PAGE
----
Following on the heels of Akwantu: the Journey (Action 4 Reel Flimworks, 2012), Anderson's award-winning film on the history of the Jamaican Maroons, Queen Nanny expands on the story of the New World's first successful freedom fighters by shedding light on to one of the leading figures in that struggle.


This event will take place on FRIDAY 12TH AUGUST 2016 from 7pm to 9.30pm.

 

Doors open at 7.00pm and the film will start at 7.30pm.

 

The event will be held at the Bernie Grant Arts Centre, Town Hall Approach Road, Tottenham Green, London, N15 4RX.

 

For location details go to http://www.berniegrantcentre.co.uk/index.php/your-visit

 

Tickets for this event are £8 plus booking fee.

 

Purchase your ticket from https://www.eventbrite.co.uk/e/nanny-legendary-maroon-chieftainess-breaking-the-chains-film-festival-tickets-25787814046

 


(Please note, photographs will be taken at this event and may be used for promotional purposes)

 

 


 

YURUMEIN (Homeland): Resistance, Rupture and Repair; the Caribs of St. Vincent in the Caribbean

 

and

 

The Garifuna Journey

 

Friday 19th August 2016

 

 


YURUMEIN (Homeland) is a documentary film which recounts the painful past of the Caribs on the island of St. Vincent in the Caribbean, their extermination at the hands of the British 200+ years ago, the decimation of their culture on the island, and their exile to Central America where much of that culture survived, even thrived. YURUMEIN (your -o- main) also explores what few cultural remnants of the Caribs, also known as Garifuna, still exist on St. Vincent and the beginnings of a movement to teach and revitalize Garifuna language, music and dance, and ritual to younger generations of Garifuna/ Caribs on St. Vincent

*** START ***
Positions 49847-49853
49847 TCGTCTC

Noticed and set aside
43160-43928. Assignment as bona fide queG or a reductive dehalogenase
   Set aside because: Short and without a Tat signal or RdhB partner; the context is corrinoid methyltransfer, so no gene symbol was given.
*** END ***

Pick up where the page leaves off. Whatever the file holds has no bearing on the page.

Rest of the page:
The Garifuna Journey


A first voice testimony celebrating the resiliency of the Garifuna people and their traditions. Shot entirely in Belize, the filmmakers worked closely with Garifuna tradition bearers, anthropologists and cultural activists during the research, scripting, production and editing phases of this project. The documentary resulting from this "outsider and insider" collaboration is the first of its kind, one that captures the triumph of spirit of the Garifuna people.

 


Descendants of African and Carib-Indian ancestors, the Garifuna fought to maintain their homeland and resisted slavery. For this love of freedom, they were exiled by the British in 1797. Despite exile and subsequent Diaspora, their traditional culture survives today. It is a little known story that deserves its place in the annals of the African Diaspora. In authentic Garifuna voices, this documentary presents the history, the language, food, music, dance and spirituality of the Garifuna culture. It is a celebratory documentary, with engaging scenes of fishing, cooking, dancing, cassava preparation, thatching a temple, spiritual ritual, ritual music and dance all demonstrating the Garifuna link to the Carib-African past.

 

In May of 2001, the United Nations awarded the Garifuna community the title: Proclamation of Masterpieces of Oral and Intangible Heritage of Humanity.


This event will take place on FRIDAY 19TH AUGUST 2016 from 7pm to 10pm.